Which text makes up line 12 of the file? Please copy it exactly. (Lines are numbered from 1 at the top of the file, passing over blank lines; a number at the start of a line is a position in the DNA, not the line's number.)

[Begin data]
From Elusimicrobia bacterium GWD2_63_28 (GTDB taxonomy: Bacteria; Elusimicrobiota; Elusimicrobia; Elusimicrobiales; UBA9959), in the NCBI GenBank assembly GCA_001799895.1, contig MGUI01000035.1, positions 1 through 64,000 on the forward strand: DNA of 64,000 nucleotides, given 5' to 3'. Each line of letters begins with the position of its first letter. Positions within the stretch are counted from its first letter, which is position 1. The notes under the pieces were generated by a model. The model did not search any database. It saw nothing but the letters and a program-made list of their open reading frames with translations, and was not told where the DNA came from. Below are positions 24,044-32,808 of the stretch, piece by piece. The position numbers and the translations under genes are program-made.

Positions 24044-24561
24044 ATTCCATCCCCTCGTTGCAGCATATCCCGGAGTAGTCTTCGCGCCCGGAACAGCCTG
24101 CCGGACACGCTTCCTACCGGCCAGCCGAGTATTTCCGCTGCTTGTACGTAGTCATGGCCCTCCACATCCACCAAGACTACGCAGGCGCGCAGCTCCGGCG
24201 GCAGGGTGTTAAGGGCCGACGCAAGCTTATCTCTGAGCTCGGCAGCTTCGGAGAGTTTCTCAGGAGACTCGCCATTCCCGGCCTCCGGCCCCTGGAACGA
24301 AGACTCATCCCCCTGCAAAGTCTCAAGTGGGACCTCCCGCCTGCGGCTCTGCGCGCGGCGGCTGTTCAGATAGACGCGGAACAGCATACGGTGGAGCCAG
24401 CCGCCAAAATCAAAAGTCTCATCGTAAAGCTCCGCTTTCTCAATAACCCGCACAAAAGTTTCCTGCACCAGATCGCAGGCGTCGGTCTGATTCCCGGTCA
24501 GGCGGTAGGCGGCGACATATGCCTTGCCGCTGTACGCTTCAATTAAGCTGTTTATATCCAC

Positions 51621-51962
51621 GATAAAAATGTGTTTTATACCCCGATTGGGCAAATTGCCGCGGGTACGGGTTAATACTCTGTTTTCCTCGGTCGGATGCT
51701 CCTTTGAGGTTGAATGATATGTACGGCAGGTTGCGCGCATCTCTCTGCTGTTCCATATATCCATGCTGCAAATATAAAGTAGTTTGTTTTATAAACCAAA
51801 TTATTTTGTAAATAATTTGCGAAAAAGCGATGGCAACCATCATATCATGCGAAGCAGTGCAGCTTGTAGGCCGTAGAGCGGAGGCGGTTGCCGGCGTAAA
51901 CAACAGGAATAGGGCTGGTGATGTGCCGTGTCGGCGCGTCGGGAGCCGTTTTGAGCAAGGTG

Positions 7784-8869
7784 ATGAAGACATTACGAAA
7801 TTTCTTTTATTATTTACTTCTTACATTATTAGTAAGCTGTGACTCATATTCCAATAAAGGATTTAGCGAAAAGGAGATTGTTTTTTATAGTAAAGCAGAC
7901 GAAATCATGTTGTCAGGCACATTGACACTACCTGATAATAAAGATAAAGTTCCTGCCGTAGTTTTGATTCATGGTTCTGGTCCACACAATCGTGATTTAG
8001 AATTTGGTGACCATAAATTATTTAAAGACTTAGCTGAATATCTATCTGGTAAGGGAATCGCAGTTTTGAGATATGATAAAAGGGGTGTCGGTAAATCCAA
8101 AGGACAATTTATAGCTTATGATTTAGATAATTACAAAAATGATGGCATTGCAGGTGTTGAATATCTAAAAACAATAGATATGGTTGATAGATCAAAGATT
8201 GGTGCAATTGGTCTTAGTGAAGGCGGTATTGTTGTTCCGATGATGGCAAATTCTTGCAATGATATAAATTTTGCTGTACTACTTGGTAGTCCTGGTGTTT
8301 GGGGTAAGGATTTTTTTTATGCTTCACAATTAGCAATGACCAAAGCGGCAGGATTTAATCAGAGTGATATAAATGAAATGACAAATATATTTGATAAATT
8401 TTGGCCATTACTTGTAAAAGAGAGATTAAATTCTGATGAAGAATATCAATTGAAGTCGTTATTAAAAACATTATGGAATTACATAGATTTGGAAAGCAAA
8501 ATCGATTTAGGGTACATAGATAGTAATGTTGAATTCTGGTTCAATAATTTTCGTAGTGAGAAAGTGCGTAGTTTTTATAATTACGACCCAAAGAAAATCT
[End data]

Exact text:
51801 TTATTTTGTAAATAATTTGCGAAAAAGCGATGGCAACCATCATATCATGCGAAGCAGTGCAGCTTGTAGGCCGTAGAGCGGAGGCGGTTGCCGGCGTAAA